JonBenét Ramsey detectives have promising leads on killer of beauty queen

Over a quarter of a century on from the death of child beauty queen JonBenét Ramsey, investigators say they are following up a number of "very promising" leads to her killer’s identity.

In 1997, renowned detective Lou Smit was asked to come out of retirement to help solve the Ramsey case.

He had challenged the original theory that JonBenét’s mother Patsy Ramsey had been responsible for the six-year-old's murder and her husband had helped her cover it up.

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Instead, Smit said that DNA evidence pointed to an intruder breaking into the house and carrying out the sexually-motivated murder.

Smit maintained that that "the Ramseys did not do it" and said there was "substantial, credible evidence of an intruder and a lack of evidence that the parents are involved".

But the ace detective, who cracked some 200 murder cases during his career, died in 2010. Since then a team of volunteers including his daughter, Cindy Smit-Mara, and former law enforcement officer John Anderson, has been continuing his work.

They say they are regularly receiving tips and leads but the core of their investigation is a detailed set of notes left behind by Smit.

"He carefully compiled and prioritised his investigative notes in an extensive spreadsheet and PowerPoint presentation," Anderson and Smit-Mara told The US Sun.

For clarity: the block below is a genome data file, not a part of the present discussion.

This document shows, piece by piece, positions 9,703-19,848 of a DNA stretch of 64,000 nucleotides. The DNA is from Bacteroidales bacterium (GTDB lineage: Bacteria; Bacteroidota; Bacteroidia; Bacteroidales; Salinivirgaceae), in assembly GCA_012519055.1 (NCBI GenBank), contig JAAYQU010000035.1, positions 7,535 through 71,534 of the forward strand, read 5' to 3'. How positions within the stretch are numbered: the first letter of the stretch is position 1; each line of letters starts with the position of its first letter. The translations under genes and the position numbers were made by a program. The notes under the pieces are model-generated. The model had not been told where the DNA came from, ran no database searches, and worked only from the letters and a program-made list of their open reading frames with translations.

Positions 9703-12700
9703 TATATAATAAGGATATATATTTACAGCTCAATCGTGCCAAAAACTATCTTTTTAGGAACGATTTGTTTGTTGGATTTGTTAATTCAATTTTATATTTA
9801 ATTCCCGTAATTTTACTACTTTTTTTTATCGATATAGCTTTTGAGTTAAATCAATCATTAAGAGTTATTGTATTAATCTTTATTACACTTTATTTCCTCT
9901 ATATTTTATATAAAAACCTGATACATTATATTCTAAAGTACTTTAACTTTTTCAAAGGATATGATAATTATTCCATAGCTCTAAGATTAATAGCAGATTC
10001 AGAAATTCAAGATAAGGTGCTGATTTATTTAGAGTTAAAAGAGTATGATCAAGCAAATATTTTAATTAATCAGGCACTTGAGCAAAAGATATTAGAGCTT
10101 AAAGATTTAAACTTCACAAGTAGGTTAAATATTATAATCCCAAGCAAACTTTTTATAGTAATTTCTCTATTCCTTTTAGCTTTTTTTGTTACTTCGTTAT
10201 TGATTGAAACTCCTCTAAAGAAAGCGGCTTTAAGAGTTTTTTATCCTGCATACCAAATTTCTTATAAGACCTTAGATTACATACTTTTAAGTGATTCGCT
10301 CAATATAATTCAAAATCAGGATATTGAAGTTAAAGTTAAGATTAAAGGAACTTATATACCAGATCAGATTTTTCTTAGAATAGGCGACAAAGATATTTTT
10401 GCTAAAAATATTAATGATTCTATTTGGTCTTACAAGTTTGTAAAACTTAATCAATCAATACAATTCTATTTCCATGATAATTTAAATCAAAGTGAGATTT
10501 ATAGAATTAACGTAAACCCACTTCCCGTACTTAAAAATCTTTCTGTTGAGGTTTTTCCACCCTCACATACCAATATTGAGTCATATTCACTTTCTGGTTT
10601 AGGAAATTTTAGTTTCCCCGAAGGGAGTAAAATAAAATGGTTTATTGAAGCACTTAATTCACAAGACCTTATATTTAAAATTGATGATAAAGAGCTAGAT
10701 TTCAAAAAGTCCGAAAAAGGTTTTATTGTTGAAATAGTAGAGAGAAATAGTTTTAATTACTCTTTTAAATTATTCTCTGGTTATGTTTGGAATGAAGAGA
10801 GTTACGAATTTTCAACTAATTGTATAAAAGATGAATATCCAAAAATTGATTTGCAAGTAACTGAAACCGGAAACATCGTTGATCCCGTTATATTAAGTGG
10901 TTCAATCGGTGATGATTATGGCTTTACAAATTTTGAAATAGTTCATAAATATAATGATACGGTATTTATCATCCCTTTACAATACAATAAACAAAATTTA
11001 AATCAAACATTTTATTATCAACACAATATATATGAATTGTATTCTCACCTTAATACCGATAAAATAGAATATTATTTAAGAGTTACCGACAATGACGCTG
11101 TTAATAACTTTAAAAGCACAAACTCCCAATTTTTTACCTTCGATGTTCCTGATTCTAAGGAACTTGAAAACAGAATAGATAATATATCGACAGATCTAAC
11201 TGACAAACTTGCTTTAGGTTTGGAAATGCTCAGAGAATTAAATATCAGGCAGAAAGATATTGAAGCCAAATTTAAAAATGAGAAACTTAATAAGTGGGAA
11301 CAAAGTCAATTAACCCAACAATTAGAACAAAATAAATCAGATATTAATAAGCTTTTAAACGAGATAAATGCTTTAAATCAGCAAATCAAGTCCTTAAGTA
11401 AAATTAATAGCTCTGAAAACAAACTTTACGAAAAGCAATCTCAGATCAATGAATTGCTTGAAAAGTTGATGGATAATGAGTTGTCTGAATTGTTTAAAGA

"Many of those leads are very promising."

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The investigators believe that DNA traces left at the crime scene by an intruder will eventually help crack the case.

JonBenet was strangled with an improvised nylon cord garrote that was apparently made by the killer shortly before her death. DNA evidence from it has yet to be tested with the latest techniques.

Alexis Valoran Reich, also known as John Mark Karr, confessed to her murder but his claims were dismissed due to a lack of DNA evidence.

According to a 2008 report from the Colorado Bureau of Investigation, there were traces of DNA from an “unidentified male” that was not apparently consistent with other samples from an unknown male found on her underwear.

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The Boulder Police Department still treats JonBenét’s murder as an active investigation.

In response to criticism that they were too slow to use the latest forensic DNA technology to identify JonBenét’s killer, they responded: "The Boulder Police Department regularly meets with multiple entities regarding this investigation, to include private labs, the FBI, CBI, the District Attorney's Office and others.

"In this ever- and quick-changing field of DNA analysis and testing, we are constantly speaking with these investigative stakeholders to evaluate how best to proceed given legal and scientific rules and limitations".

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"Due to the length of time since this crime first occurred," the statement continued, "Boulder police must be extremely cautious with handling of evidence and analysis.

"The Boulder Police Department has spoken with members of the Ramsey family in the past few years who have [provided] information to investigators.

"Detectives have never stopped investigating leads that continue to come in and having the DNA tested daily in CODIS."


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